Researchers Identify 2 Genes Linked to Fatty Liver Disease
Could yield better tests, treatments for condition that can cause liver damage, type 2 diabetes
WEDNESDAY, March 24, 2010 (HealthDay News) -- Researchers have identified two gene variants that increase the risk of both the most common chronic liver disease in the United States as well as type 2 diabetes.
People who carry the variants of a gene for apolipoprotein C3 (APOC3), which produces an enzyme important in fat metabolism, have a higher incidence of nonalcoholic fatty liver disease and also insulin resistance, according to a report in the March 25 issue of the New England Journal of Medicine. The research group was led by Dr. Gerald I. Shulman, a professor of physiological chemistry, medicine and cellular and molecular physiology at Yale University.
Identification of the gene variants "might make it possible to screen individuals to see if they have a higher risk of fatty liver disease," Shulman said. "It also can provide an ideal drug target to prevent development of fatty liver disease and insulin resistance."
Fatty liver disease can be caused by excessive alcoholic consumption and obesity. Its incidence has increased in the United States, and more than 30 percent of Americans are estimated to have it, Shulman said.
In many cases, excess buildup of fat in the liver causes only minor problems. But it can progress to cause major, life-threatening deterioration of liver function. In the same way, insulin resistance can lead to type 2 diabetes, a major risk factor for heart attack, stroke and other cardiovascular problems.
Shulman and his colleagues first looked for the APOC3 gene variants in 95 lean Asian Indian men, an ethnic group in which the incidence of fatty liver disease is high, for unknown reasons. "Carriers of these gene variants had 5.5 percent fat in their liver, and were also markedly insulin-resistant," Shulman said.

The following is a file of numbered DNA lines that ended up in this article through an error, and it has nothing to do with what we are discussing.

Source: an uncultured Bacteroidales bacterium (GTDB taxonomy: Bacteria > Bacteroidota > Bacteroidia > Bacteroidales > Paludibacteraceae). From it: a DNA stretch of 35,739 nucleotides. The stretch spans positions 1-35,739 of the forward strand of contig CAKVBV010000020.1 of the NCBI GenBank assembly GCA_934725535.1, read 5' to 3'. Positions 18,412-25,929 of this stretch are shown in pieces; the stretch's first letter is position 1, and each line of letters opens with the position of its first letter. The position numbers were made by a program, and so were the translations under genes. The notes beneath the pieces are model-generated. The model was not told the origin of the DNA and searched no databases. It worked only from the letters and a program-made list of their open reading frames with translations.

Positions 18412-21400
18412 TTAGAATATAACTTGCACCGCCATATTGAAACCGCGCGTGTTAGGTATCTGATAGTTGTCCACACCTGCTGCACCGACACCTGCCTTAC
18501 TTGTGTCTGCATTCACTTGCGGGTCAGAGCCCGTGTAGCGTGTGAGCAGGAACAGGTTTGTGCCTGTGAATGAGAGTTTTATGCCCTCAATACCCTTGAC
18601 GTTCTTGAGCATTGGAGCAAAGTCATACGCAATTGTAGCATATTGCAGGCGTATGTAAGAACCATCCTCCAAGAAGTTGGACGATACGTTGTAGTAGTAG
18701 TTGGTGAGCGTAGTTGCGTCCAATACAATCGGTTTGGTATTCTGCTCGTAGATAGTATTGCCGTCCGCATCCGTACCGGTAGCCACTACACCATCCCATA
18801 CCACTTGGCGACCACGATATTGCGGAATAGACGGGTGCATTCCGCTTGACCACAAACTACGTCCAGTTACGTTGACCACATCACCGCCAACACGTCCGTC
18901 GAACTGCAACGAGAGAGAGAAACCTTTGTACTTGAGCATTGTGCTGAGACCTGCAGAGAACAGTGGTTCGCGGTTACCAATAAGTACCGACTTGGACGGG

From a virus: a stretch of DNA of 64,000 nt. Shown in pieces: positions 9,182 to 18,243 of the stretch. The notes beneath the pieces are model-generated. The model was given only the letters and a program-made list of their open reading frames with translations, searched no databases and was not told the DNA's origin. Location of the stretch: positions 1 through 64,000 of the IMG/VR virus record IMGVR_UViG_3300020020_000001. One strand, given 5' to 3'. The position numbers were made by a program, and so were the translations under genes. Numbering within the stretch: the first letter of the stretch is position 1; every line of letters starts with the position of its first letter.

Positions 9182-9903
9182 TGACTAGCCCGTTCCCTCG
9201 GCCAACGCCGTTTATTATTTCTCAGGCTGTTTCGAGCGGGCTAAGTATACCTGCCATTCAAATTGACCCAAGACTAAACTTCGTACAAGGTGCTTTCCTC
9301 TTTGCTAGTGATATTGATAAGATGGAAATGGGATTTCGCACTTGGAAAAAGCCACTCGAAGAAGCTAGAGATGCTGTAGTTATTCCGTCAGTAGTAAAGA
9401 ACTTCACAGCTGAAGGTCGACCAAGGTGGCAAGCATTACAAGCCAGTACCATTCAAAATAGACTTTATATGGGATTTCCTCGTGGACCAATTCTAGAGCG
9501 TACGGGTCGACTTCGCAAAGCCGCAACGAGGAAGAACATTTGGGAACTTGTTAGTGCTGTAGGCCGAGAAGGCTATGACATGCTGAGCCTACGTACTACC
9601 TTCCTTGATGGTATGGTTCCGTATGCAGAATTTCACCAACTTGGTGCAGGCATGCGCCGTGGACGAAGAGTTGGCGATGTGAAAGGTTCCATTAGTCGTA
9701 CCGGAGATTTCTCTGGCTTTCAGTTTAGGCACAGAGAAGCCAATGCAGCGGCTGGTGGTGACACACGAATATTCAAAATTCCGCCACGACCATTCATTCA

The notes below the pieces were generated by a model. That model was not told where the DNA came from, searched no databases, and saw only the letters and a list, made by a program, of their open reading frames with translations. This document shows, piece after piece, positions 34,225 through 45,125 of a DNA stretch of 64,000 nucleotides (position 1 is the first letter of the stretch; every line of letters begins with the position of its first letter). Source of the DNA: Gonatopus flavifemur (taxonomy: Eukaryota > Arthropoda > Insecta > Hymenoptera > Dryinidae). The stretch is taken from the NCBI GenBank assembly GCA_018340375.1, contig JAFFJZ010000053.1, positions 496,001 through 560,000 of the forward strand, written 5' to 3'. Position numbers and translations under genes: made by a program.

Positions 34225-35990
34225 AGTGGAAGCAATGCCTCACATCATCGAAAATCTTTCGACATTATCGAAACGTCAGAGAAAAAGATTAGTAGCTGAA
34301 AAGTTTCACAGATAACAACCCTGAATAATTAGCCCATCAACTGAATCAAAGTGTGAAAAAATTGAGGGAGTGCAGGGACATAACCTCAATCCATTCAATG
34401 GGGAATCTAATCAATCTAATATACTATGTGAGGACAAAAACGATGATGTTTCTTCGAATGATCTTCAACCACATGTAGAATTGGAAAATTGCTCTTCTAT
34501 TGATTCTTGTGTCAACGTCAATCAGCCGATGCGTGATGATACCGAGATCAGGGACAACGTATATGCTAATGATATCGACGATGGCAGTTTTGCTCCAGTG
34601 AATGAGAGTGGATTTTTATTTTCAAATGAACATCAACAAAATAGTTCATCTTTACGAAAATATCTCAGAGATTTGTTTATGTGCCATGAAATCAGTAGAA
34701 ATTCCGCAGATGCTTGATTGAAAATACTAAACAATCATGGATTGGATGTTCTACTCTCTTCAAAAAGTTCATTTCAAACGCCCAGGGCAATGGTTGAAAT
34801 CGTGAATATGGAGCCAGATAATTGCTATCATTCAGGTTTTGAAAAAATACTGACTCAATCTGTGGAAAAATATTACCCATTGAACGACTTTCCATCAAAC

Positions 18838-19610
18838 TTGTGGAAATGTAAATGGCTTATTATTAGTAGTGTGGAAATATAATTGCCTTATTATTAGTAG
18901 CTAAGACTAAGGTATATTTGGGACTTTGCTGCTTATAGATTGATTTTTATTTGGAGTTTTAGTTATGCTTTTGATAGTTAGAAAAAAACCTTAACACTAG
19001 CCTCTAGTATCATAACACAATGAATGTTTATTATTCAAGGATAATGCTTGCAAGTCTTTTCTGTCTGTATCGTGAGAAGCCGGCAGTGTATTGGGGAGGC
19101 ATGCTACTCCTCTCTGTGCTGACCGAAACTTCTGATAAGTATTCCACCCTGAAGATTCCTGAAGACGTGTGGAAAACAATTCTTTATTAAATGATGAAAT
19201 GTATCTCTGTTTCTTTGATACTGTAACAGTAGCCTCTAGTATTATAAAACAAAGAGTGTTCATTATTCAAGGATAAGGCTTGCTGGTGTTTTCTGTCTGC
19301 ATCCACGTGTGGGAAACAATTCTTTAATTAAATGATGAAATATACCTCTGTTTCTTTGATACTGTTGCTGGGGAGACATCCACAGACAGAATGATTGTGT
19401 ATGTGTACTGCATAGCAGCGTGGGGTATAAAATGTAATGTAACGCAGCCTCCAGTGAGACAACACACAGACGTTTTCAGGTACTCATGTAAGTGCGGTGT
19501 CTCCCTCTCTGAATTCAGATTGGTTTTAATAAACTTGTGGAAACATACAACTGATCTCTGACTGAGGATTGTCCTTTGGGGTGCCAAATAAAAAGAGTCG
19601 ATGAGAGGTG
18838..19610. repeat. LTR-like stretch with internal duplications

The variants cause higher levels of APO3C, which inhibits an enzyme that breaks down fats, Shulman said. The excess fats are deposited in the liver. Thirty-eight percent of the men with the gene variants had fatty liver disease.
The Yale group then did the same genetic study in a mixed ethnic group of 163 men and found a similar incidence of fatty liver disease and insulin resistance among those with the gene variants.
The next step in the Yale program will be an effort to learn why the condition is more common in East Asian men, Shulman said. But a longer-term goal is to put the finding to use to detect high-risk individuals, he noted.
"If you have a test, you can make them careful about their weight," he said. "The good news is that we have shown that even modest weight reduction can reduce the risk. Dropping 15 pounds reverses fatty liver disease and insulin resistance."
Beyond that would be a treatment aimed at the gene variants, Shulman said. "It's even better if you have something you can do about it," he said. "You could screen people, test for fatty liver and insulin resistance and treat that with agents."
A screening test could help single out people whose fatty livers were not dangerous, said Dr. Anna Mae Diehl, chief of gastroenterology at Duke University, who wrote an accompanying editorial in the journal.
"Simply having extra fat in the liver is of unknown significance," Diehl said. "Many people who have it are fine. Some get more advanced forms of liver disease. We want to know if this polymorphism is associated not only with fat, but also with damage."
Such a determination now requires a biopsy to remove a segment of the liver for examination, Diehl said. "We still don't have a noninvasive blood test," she said. "That might help sort out who has more serious damage. We are hoping that in the next few years better tests become available."
To learn more about fatty liver disease, visit the American Liver Foundation.